Learning to Relate - Pharmaceutical Executive


Learning to Relate

Pharmaceutical Executive

Multi-Phased Implementation

So how should pharma create social media marketing programs? The following five-phased approach begins with simpler efforts requiring less regulatory review, and progresses to branded efforts that require an increased, but still manageable, level of regulatory review.

Phase 1: Monitor and learn

Before identifying social media tactics, monitor the landscape to understand what the target audience says about your product(s). Review discussion boards, Wikipedia, search engines, and videos posted online for product experiences, questions, and concerns. Few posts will meet event-reporting requirements because posters' identities aren't verifiable.

One site worth monitoring is CafePharma ( http://cafepharma.com/), which features pharma sales reps' open, often harsh, commentary about their companies' products and initiatives, including expansion plans and new drugs.

Phase 2: Set objectives and prioritize your strategy

Use what you learn to establish your social media objectives. If your company wants experience interacting with consumers, prioritize a Twitter or blog dialogue. If patients don't realize how long to use your product before seeing results, focus on persistence.

Boehringer Ingelheim's Twitter strategy (http://twitter.com/Boehringer) is to regularly engage with key stakeholders, including patients and physicians, in two-part discussions about non-promotional topics. The company recommends other Web-based disease information and articles, monitors online conversations, and responds quickly by joining or starting Twitter conversations.

Phase 3: Join existing third party community dialogues

Designate a company representative to participate. Provide medically accurate information currently missing from discussions, correct erroneous postings, or partner with the site to sponsor a subforum and provide content updates.

J&J purchased Children With Diabetes to connect with consumers by providing a community where members feel comfortable sharing information and delivering valuable, up-to-date content.

Phase 4: Create unbranded corporate or disease state sites

Initial social media activities should be unbranded, focusing on a disease state or corporate initiative. Possibilities include a disease awareness site, YouTube channel (leveraging the existing large audience) to share condition information and how-to treatment videos, or helping patients better understand their condition and improve doctor interaction. If possible, allow commentary.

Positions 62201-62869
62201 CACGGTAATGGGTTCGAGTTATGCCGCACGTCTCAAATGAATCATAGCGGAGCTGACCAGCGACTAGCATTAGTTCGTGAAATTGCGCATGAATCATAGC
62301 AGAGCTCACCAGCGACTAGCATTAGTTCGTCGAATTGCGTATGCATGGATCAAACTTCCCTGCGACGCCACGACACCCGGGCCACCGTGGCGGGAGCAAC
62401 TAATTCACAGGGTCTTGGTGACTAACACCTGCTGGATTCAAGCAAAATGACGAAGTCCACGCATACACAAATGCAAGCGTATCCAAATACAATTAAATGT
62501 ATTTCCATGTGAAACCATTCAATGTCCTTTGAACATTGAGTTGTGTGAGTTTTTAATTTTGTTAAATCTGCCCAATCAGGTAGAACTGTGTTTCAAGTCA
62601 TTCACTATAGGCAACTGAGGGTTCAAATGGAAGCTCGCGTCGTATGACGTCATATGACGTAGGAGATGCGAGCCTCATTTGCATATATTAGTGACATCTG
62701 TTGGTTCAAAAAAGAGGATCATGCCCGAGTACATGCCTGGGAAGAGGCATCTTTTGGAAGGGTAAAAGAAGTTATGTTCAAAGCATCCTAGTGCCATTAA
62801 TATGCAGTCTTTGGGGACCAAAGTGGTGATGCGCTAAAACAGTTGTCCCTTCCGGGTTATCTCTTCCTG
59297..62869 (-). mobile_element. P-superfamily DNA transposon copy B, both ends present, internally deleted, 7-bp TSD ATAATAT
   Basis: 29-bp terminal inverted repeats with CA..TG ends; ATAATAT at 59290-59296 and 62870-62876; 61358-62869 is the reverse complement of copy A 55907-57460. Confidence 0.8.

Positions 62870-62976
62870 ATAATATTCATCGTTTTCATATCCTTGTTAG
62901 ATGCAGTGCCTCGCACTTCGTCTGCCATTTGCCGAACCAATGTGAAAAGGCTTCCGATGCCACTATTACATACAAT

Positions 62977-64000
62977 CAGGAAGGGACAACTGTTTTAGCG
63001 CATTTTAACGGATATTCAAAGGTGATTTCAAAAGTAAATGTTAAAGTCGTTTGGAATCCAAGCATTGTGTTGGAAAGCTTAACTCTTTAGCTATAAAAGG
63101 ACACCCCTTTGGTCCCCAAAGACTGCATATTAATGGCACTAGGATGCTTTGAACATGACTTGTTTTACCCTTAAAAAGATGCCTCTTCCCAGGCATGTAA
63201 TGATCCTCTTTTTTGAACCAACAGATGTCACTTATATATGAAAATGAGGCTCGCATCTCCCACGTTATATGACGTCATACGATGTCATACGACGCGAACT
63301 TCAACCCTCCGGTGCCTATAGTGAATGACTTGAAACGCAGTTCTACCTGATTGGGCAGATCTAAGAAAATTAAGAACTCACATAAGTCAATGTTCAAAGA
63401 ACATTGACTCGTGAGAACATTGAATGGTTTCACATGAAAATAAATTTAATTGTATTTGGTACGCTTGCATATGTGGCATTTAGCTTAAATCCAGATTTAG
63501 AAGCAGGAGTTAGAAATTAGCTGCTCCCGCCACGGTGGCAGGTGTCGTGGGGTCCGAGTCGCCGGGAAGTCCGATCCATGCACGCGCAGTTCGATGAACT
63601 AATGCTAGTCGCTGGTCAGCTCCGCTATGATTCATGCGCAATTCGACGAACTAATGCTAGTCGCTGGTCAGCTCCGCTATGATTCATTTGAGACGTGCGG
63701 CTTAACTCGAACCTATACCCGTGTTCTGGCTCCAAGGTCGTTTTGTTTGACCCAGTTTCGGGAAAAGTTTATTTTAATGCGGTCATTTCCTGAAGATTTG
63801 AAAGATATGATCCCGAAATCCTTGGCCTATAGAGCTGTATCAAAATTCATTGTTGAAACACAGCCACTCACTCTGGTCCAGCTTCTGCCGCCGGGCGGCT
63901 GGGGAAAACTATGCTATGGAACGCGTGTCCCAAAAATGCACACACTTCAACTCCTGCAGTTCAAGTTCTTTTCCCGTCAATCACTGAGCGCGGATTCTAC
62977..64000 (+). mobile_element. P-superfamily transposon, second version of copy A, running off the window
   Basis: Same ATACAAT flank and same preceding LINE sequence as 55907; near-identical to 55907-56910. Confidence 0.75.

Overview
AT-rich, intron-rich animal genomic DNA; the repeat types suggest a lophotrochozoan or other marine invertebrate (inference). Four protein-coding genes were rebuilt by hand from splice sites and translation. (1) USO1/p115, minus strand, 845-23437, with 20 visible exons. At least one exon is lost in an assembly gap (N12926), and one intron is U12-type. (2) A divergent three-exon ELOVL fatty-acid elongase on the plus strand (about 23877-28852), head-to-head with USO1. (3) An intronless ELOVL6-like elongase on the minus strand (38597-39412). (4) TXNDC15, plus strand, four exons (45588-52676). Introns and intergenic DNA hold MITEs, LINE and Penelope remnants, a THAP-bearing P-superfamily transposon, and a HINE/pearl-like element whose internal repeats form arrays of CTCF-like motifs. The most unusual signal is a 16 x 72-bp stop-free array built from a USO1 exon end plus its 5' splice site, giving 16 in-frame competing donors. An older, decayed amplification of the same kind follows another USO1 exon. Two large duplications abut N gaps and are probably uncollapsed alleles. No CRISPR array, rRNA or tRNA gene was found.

Sanofi-Aventis launched its unbranded GoInsulin YouTube channel ( http://www.youtube.com/user/goinsulin) to reach the diabetes audience where they seek health information, featuring video of real people with type 2-diabetes using insulin treatment. Consumers can't comment on the videos, but they can share their experiences by volunteering to be interviewed on a companion http://GoInsulin.com/ Web site. Lantus, Sanofi's insulin therapy, is never mentioned.

Phase 5: Create branded content

When launching branded social media, minimize problem comments by not allowing open-ended postings. Instead, request feedback on specific topics or questions. After gaining experience, loosen feedback restrictions. Invite patients to provide testimonials on the brand site.

AstraZeneca's Symbicort-branded YouTube channel ( http://www.youtube.com/myasthmastory) features patients describing their asthma control experiences with Symbicort in testimonial videos, while risk and fair balance information is displayed on the screen. A companion Web site, http://myasthmastory.com/, solicits the patient videos, which are reviewed by regulatory, and selections are posted on the Symbicort YouTube channel.

Future Opportunities

Most marketers are still learning how to harness social media's power, and testing which marketing approaches work best. The best pharma strategy in social environments is a "marketing as service" approach that provides richer patient education and support in a way that adds value to patients' lives.

Acuminder's Facebook and Yahoo's Widget help improve eye health by reminding contact lens wearers to change lenses, purchase new lenses, and schedule eye care appointments. The tool worked so well that bi-weekly contact lens wearers using Acuminder decreased the average number of days between lens changes from 19 days to a near-perfect compliance of 15 days.

Like the 1-9-90 Rule, emerging social media research provides insight to better inform and guide social marketing strategies. Such data help set realistic expectations about the potential depth of social media interactions and word-of-mouth activity. Facebook recently quantified the number of members' friends and the number with whom they maintain a relationship dialogue—regardless of the number of friends, members have very few "relationships." (See chart.)

As more pharma marketers plan and implement social media programs, the debate about whether the industry can do this should come to a halt. There are, in fact, numerous opportunities to engage in productive conversations with patients and physicians, who use social channels pervasively, while complying with all regulatory requirements.

Michael Maher is senior partner, director of client services at Greater Than One, a full-service digital agency specializing in pharma and healthcare. He can be reached at


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